While recent code movement commits themselves are individually ACK-worthy, professionally executed and moving towards a positive goal, I think the project could strike a better balance when it comes to disruptive cosmetic changes, a balance that better encourages developers to work on more involved Bitcoin Core projects.

Friday, December 12, 2014

Survey of largest Internet companies, and bitcoin

Status report: Internet companies & bitcoin

Considering the recent news of Microsoft accepting bitcoin as payment for some digital goods, it seemed worthwhile to make a quick status check.  Wikipedia helpfully supplies a list of the largest Internet companies.  Let's take that list on a case-by-case basis.

Amazon.  As I blogged earlier, it seemed likely Amazon will be a slower mover on bitcoin.

Google.  Internally, there is factional interest.  Some internal fans, some internal critics.  Externally, very little.  Eric Schmidt has said good things about bitcoin.  Core developer Mike Hearn worked on bitcoin projects with the approval of senior management.

eBayActively considering bitcoin integration.  Produced an explainer video on bitcoin.

Tencent. Nothing known.  Historical note:  Tencent, QQ, and bitcoin (CNN)

Alibaba.  Seemingly hostile, based on government pressure.  "Alibaba bans Bitcoin"

Facebook.  Nothing known.

Rakuten.  US subsidiary accepts bitcoin.

Priceline.  Nothing known.  Given that competitors Expedia and CheapAir accept bitcoin, it seems like momentum is building in that industry.

Baidu.  Presumed bitcoin-positive.  Briefly flirted with bitcoin, before government stepped in.

Yahoo.  Nothing known at the corporate level.  Their finance product displays bitcoin prices.

Salesforce.  Nothing known.  Third parties such as AltInvoice provide bitcoin integration through plugins.

Yandex. Presumed bitcoin-positive.  They launched a bitcoin conversion tool before their competitors.  Some critics suggest Yandex Money competes with bitcoin.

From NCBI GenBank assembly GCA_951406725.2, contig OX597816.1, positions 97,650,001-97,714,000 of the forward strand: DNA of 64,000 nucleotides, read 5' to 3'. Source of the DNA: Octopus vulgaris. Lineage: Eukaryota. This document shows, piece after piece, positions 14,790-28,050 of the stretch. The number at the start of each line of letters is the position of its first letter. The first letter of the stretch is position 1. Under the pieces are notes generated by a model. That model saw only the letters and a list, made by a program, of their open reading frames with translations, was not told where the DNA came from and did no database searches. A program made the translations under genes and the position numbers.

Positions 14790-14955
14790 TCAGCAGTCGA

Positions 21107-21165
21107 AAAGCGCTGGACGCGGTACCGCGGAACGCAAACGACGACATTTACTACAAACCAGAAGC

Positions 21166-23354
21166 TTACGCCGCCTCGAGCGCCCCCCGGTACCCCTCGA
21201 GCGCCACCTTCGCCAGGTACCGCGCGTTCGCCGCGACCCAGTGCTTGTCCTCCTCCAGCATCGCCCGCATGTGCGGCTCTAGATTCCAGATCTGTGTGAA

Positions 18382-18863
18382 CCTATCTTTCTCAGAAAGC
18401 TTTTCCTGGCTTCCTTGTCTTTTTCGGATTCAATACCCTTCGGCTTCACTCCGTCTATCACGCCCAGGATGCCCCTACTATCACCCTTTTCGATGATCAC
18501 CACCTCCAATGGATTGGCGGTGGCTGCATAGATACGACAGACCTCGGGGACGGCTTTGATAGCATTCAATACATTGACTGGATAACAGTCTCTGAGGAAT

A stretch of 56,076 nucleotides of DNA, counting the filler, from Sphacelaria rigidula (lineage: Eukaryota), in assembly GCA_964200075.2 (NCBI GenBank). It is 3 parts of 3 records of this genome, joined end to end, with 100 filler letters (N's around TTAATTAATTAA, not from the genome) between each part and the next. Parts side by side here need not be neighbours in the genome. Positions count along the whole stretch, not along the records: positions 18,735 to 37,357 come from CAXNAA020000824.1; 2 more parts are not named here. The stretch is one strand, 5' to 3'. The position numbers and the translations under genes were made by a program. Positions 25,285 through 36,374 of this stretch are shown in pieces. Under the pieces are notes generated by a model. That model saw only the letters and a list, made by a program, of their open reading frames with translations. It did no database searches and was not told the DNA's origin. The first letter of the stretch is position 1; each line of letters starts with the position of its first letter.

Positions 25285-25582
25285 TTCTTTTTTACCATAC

By my count, 6 out of 12 of the largest Internet companies have publicly indicated some level of involvement with bitcoin.

Similar lists may be produced by looking at the largest technology companies, and excluding electronics manufacturers.  Microsoft and IBM clearly top the list, both moving publicly into bitcoin and blockchain technology.

Wednesday, November 5, 2014

Prediction: GOP in 2014, Democrat WH in 2016

Consider today's US mid-term election results neutrally:

  • When one party controls both houses of Congress, that party will become giddy with power and over-reach.
  • When one party reaches minority status in both houses, that party resorts to tactics it previously condemned ("nuclear option").
  • It gets ugly when one party controls Congress, and another party controls the White House.

The most recent example is Bush 43 + Democrats, but that is only the latest example.

Typical results from this sort of situation:
  • An orgy of hearings.
  • A raft of long-delayed "red meat for the base" bills will be passed in short order.
  • Political theatre raised one level:  Congress will pass bills it knows the President will veto (and knows cannot achieve a veto override).
  • A 2-house minority party becomes the obstructionist Party Of No.
A party flush with power simply cannot resist over-reach.  Democrats and Republicans both have proven this true time and again.

As such, we must consider timing.  GOP won the mid-terms, giving them two years to over-reach before the 2016 general election.  Voters will be tired of the over-reach, and the pendulum will swing back.

Predicted result:  Democrats take the White House in 2016.

If the 2014 mid-term elections had been the 2016 election, we would be looking at a full sweep, with GOP in House, Senate and White House.

Losing could be the best thing Democrats did for themselves in 2014.

P.S. Secondary prediction:  ACA will not be repealed.  ACA repeal bill will be voted upon, but will not make it to the President's desk.

Monday, July 7, 2014

What should the news write about, today?

I have always wanted to be journalist.  As a youth, it seemed terribly entertaining, jet-setting around the world chasing stories by day.  Living like Ernest Hemingway by night.  Taking [some of the first in the world] web monkey jobs at Georgia Tech's Technique and CNN gave me the opportunity to learn the news business from the inside.

Fundamentally, from an engineering perspective, the news business is out of sync with actual news events.

News events happen in real time.  There are bursts of information.  Clusters of events happen within a short span of time.  There is more news on some days, less news on others.